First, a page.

I taught a transfer student recently who was an absolute delight. She also happened to arrive with a piano book full of pieces with every single note either numbered or named. Every. Single. Note. This is going to be a project. If you’ve taught for several years, I’m betting you’ve seen students with one (or more!) of the following:
1. Finger Number Fanatics
These students can play anything fairly well…. just so long as there are finger numbers written above all (or most) of their music. They can switch hand positions, navigate accidentals… but ask them to name a note on their page (or take away finger numbers) and they’re completely lost. While some older piano method books encourage this in the beginning, other method book series encourage intervallic note-reading rather than finger number dependence. The latter generally produces more long-term success.
Finger Number Fanatics need a big dose of keyboard awareness. Check out this post for more information on how to help!
2. Note Name Neurotics
I’ve seen entire Sonatinas come into my studio with letters drawn carefully above every single note. This is somewhat preferable to being a Finger Number Fanatic… but it’s still a nightmare when it comes to playing with fluidity (and especially when it comes to sight reading!). These students have a good understanding of note-to-key correspondence, but they haven’t yet learned how to think of the piano in terms of relationships between keys.
Note Name Neurotics need lots of practice identifying intervals and chord shapes. Being able to follow a melody line’s shape instead of focusing on each individual note is key. Weaning these students of their note-name dependency takes time. Start by omitting the letter names above the notes that have a clear and easily-seen relationship with the note before or after (ie steps and skips). Gradually work away from steps and skips to thirds, fifths and then other intervals. Eventually your student will be comfortable with just a few note-reminders on their page… which are perfectly harmless.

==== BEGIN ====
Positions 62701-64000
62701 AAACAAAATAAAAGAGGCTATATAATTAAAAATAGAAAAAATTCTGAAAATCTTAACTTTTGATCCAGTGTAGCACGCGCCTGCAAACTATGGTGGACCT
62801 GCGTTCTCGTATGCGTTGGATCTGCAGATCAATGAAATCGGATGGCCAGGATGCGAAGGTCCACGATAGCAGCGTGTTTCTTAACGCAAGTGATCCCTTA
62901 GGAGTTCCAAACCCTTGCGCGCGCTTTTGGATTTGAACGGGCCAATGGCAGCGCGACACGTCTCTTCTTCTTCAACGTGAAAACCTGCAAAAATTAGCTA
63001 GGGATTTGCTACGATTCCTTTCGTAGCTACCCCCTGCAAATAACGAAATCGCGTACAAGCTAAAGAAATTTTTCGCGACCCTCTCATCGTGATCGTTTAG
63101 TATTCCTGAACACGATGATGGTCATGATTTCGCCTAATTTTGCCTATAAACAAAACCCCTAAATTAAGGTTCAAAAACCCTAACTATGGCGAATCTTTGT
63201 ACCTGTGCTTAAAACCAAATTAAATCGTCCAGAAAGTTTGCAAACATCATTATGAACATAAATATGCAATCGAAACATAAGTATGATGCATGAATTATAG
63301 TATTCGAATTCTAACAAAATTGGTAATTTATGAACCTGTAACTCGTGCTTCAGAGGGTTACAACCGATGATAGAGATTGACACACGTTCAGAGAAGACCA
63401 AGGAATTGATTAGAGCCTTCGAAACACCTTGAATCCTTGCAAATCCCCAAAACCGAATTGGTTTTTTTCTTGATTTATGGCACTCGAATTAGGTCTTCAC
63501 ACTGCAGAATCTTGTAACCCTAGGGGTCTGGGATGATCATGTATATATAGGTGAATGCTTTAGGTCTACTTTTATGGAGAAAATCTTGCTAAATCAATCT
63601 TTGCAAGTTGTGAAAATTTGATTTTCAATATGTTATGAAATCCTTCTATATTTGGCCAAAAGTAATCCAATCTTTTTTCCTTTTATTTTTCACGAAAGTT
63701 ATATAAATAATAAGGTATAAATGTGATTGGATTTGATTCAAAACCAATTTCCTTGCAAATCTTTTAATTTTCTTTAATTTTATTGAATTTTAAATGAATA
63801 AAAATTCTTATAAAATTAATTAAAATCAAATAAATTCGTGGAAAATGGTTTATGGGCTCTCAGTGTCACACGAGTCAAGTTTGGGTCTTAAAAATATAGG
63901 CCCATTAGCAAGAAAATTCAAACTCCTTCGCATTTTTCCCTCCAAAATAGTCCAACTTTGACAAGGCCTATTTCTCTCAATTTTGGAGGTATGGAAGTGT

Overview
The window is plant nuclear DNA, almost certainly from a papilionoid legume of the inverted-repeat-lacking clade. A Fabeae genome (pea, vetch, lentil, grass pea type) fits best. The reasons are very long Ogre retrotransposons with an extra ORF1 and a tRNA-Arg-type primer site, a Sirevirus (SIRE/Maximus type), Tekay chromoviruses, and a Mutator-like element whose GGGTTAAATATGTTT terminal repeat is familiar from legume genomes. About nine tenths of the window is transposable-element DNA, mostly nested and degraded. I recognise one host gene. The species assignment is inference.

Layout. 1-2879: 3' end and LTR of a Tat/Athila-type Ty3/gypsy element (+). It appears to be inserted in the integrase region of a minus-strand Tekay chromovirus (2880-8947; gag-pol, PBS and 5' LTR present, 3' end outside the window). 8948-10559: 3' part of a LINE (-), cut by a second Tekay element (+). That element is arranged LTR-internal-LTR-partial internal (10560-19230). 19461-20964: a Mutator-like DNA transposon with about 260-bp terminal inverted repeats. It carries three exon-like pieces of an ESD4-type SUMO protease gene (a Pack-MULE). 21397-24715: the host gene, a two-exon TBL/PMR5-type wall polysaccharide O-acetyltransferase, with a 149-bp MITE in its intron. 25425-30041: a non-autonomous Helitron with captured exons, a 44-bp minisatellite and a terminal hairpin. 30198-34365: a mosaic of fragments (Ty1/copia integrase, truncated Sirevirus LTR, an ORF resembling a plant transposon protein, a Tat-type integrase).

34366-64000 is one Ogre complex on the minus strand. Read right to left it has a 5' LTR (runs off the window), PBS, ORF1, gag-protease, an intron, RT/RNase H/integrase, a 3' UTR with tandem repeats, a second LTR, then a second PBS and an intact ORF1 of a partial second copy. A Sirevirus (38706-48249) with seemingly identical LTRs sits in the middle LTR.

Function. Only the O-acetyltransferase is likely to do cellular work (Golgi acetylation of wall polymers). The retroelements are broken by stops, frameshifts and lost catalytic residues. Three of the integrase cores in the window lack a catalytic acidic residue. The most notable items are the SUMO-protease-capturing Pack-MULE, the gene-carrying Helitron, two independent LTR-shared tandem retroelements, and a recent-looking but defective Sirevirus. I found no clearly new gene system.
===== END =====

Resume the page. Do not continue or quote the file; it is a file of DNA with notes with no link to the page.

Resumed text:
3. Position-based Basket Case
Have you ever tried to find a year’s worth of repertoire that ONLY uses Middle C position?! When I first started teaching, a child came to me who was only happy if her thumbs were touching on Middle C. She was completely uncomfortable having her hands in any other position on the piano. While this was an extreme case, other students can really get locked into playing in C position, or G position… or any position for that matter. As soon as their repertoire requires “out-of-position” playing they freeze. Their 2 finger is no longer “D”… or “A”… and they are completely lost.
These students need to learn to see the piano in a new way… a way in which they understand the relationships between the white keys and black keys and can use them to landmark. Check out this post for some great tips on how to make this happen.
Luckily… They’re all Fixable!
Students become dependent on these three crutches for many reasons. Some students will insist on writing in finger numbers or note names or playing only in C position… despite the best efforts of their teacher. Some teachers resort to these strategies because they just don’t know what else to do to help that particular student process. In any case, all 3 are fixable! With a bit of fine-tuning and a lot of patience, your piano student can break free from these crutches and enjoy unhampered freedom on the piano with reams of sight-reading ability!
Starting Right is Key
Starting piano kids off right is key in avoiding these common crutches. Young piano students who start off with good keyboard awareness will become confident pianists with no need for any sort of temporary remedy. Our WunderKeys Piano for Preschoolers program accomplishes just this! Your young piano students will gain a quality start on the piano that will set them up for a lifetime of success on the piano. Check out this free-to-offer program and reach a whole new age group!